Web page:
In 2009 the star attraction at the conservative gabfest CPAC was Rush Limbaugh, and in 2010 it was Glenn Beck. This year’s scene-stealer couldn’t make it in person. That would be Ronald Reagan:
Tim Pawlenty said that “Barack Obama is not behaving like Ronald Reagan, he’s behaving like Jimmy Carter.” (Must be the pending solar panels on the White House roof.) “I hate to tell this to our friends at MSNBC: Barack Obama is no Ronald Reagan,” Newt Gingrich told CPAC. Two weeks earlier, Mitt Romney wrote in a USA Today op-ed: “Reagan’s legacy is very much alive. Only amiable dunces cannot see that.”
OK, then. The message from the GOP is pretty clear, that America will not move forward unless the Republican Party comes to its senses and nominates a 21st-Century clone of Reagan. A couple of years ago there was a failed push for an ideological litmus test for GOP candidates — which perhaps fell short because of some evidence that Reagan himself might not have passed it.
Since I spent a good bit of time recently researching the Gipper’s actual record for my book — “Tear Down This Myth: The Right-Wing Distortion of the Reagan Legacy” — I decided to help by preparing this simple, 10-question litmus test for the GOP’s Reagan 2.0 — one that Reagan himself would have definitely scored 100 percent on. Anyone today who scores 10 out of 10 can pass the White House and proceed directly to Mount Rushmore.
1. Will you pledge to create a pathway to U.S. citizenship for millions of undocumented immigrants now in the country?
Because that’s what Ronald Reagan did. The 40th president signed the Immigration Reform and Control act in 1986. His former attorney general Edwin Meese said later: “President Reagan called this what it was: amnesty.” Ultimately, the law provided a pathway to citizenship and the American middle class for at least 2.7 million workers who were already in the United States.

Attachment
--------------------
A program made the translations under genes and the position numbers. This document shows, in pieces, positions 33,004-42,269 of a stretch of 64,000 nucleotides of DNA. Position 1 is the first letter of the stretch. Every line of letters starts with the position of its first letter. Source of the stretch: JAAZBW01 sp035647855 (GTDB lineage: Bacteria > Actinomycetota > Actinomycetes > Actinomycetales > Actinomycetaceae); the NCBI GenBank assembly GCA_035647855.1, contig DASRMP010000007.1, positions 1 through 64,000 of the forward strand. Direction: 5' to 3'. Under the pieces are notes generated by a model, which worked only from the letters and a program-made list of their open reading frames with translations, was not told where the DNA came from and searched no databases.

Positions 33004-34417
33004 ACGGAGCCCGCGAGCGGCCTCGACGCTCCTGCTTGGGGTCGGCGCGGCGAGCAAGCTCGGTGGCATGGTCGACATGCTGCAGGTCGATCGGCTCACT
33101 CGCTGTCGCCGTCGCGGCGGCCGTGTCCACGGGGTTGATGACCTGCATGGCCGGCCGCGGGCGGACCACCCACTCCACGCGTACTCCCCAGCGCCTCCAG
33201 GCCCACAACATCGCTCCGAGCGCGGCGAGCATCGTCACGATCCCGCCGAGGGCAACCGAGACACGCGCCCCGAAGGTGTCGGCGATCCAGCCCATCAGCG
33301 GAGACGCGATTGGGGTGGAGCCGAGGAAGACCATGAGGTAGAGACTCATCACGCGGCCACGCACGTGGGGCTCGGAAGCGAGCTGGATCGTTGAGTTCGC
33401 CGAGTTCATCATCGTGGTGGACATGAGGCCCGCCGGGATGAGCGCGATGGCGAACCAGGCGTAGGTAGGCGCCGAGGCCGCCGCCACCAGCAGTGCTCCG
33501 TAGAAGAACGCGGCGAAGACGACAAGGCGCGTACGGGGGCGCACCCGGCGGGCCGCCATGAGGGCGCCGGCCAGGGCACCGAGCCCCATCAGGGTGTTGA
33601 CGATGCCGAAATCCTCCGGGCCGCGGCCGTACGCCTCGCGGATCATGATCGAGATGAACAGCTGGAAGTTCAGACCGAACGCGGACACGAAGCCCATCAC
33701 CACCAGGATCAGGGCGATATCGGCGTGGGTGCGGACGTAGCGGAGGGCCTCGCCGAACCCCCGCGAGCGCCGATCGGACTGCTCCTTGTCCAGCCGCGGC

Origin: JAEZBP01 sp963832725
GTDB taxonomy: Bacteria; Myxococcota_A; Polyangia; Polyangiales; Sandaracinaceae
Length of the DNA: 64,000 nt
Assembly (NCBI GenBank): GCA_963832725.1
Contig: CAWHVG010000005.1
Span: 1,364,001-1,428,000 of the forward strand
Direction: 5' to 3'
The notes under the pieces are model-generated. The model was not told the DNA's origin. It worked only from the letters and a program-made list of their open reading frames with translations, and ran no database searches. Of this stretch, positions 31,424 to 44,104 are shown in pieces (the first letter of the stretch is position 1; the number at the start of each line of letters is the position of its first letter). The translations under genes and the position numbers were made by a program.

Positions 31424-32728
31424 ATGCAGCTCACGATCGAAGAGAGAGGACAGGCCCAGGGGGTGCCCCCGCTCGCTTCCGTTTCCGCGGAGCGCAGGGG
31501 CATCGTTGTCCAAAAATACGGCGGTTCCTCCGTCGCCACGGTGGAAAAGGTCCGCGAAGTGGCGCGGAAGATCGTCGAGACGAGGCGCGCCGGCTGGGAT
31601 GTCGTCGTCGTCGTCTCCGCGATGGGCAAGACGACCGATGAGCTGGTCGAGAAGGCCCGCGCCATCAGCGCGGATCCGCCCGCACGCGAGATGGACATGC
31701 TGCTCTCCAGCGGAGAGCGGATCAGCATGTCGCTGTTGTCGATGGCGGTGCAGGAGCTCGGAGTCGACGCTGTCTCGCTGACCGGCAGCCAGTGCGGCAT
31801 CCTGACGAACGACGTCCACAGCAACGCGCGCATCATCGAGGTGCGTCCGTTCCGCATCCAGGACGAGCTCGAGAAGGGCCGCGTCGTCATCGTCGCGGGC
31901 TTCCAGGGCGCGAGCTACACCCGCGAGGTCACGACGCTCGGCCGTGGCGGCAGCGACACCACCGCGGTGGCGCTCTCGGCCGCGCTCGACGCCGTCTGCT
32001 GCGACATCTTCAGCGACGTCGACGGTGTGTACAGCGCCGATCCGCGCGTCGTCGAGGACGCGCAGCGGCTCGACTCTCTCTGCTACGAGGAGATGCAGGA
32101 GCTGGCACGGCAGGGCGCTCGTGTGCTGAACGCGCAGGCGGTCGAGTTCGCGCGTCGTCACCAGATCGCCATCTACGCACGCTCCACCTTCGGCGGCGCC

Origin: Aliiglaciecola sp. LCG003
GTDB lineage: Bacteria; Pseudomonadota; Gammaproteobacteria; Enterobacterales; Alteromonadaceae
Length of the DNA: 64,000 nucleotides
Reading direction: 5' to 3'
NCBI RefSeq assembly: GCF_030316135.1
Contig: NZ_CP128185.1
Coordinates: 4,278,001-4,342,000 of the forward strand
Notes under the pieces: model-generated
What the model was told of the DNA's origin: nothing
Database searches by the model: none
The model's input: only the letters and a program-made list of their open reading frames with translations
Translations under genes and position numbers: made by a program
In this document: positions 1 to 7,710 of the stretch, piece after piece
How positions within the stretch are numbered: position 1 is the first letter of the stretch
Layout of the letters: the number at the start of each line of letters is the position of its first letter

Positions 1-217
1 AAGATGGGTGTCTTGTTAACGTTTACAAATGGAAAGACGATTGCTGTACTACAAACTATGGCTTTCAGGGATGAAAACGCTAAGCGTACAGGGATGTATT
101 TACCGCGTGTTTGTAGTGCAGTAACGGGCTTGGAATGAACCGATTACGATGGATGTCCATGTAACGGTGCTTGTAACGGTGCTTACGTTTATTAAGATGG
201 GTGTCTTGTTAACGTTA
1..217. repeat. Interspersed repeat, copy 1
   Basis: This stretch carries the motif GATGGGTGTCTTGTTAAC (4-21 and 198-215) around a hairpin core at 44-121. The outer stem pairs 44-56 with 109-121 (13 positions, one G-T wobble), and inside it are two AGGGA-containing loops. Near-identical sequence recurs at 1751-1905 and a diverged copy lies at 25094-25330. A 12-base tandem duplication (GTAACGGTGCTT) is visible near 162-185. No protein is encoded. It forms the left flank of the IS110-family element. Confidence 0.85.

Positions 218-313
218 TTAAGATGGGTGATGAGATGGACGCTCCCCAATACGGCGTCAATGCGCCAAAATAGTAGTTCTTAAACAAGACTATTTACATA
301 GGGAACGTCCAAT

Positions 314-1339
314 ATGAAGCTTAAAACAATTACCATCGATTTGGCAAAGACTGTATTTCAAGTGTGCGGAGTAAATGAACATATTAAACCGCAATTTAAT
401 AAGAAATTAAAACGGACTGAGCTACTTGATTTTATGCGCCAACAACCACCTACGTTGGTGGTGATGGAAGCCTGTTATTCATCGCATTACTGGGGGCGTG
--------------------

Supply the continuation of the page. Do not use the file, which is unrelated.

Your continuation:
2. Will you support the concept that accused terrorists should be tried in American criminal courts and not military tribunals?
Because that’s what Ronald Reagan did. In 1987, Reagan administration official Paul Bremer, later to be our grand poobah in Iraq, told the Council on Foreign Relations (PDF file) that “”a major element of our strategy has been to delegitimize terrorists, to get society to see them for what they are — criminals — and to use democracy’s most potent tool, the rule of law against them.”
3. If the federal deficit continues to grow, would you be willing to consider raising taxes to address the problem?
Because that’s what Ronald Reagan did. As is widely known among progressives (but among conservatives, not so much), Reagan signed a series of tax hikes as president, including several aimed at undoing the deficit damage caused after his 1981 tax cut, which delivered its major dollar savings to the wealthiest Americans. Even the Business Roundtable urged Reagan to sign the Tax Equity and Fiscal Responsibility Act of 1982, which at the time was the largest peacetime tax increase in U.S. history.
4. Will you support legislation to end the scourge of assault rifles in America?
Becauae that’s what Ronald Reagan did — albeit after leaving the White House. In 1994, in one of last public acts before disclosing his Alzheimer’s disease, Reagan joined ex-presidents Gerald Ford and Jimmy Carter in pleading with Congress to pass a ban on assault weapons (which they did…for ten years). The letter stated: “”We urge you to listen to the American public and to the law enforcement community and support a ban on the further manufacture of these weapons.”
5. Will you promise to oppose the use of torture — no matter what the circumstance?
Because that’s what Ronald Reagan did.
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